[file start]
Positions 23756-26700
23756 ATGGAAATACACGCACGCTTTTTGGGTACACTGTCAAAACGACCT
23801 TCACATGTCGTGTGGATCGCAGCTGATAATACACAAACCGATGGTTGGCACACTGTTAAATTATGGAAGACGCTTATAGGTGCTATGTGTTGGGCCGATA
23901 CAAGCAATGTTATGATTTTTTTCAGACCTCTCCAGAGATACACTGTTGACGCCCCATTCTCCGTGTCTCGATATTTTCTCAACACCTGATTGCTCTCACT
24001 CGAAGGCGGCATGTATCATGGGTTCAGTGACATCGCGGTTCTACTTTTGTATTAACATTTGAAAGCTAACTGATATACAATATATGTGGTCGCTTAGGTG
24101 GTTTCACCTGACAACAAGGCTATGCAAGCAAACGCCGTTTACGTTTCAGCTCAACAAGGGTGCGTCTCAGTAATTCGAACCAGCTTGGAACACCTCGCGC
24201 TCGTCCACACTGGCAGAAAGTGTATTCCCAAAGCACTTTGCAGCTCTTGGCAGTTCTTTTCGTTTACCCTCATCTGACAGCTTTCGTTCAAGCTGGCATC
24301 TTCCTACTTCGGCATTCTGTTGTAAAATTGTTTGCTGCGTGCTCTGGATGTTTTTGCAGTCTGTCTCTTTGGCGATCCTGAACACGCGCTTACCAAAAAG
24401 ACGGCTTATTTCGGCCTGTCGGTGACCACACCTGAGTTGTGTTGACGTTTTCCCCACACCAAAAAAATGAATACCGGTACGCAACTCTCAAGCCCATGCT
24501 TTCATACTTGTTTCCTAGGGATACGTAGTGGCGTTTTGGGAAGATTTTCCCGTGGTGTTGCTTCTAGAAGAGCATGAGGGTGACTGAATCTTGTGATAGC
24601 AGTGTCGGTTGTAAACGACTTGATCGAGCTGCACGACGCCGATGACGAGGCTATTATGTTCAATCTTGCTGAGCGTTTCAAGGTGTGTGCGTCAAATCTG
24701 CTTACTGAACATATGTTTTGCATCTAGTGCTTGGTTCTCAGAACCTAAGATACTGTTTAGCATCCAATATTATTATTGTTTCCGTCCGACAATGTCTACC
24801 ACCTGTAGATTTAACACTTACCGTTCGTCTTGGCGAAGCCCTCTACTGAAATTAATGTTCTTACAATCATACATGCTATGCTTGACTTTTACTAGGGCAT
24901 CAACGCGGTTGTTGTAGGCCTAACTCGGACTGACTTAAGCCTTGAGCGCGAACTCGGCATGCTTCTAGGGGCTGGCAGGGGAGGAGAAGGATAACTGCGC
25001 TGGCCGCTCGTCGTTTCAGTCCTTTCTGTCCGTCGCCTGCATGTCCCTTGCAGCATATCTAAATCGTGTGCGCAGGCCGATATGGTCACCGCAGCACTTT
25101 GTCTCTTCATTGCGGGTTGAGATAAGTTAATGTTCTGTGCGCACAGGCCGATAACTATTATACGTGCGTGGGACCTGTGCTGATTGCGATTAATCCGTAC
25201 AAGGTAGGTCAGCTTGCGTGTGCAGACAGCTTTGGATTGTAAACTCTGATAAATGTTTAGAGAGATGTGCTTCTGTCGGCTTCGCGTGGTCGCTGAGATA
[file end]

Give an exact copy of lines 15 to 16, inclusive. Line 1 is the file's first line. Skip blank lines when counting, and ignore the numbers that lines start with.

25001 TGGCCGCTCGTCGTTTCAGTCCTTTCTGTCCGTCGCCTGCATGTCCCTTGCAGCATATCTAAATCGTGTGCGCAGGCCGATATGGTCACCGCAGCACTTT
25101 GTCTCTTCATTGCGGGTTGAGATAAGTTAATGTTCTGTGCGCACAGGCCGATAACTATTATACGTGCGTGGGACCTGTGCTGATTGCGATTAATCCGTAC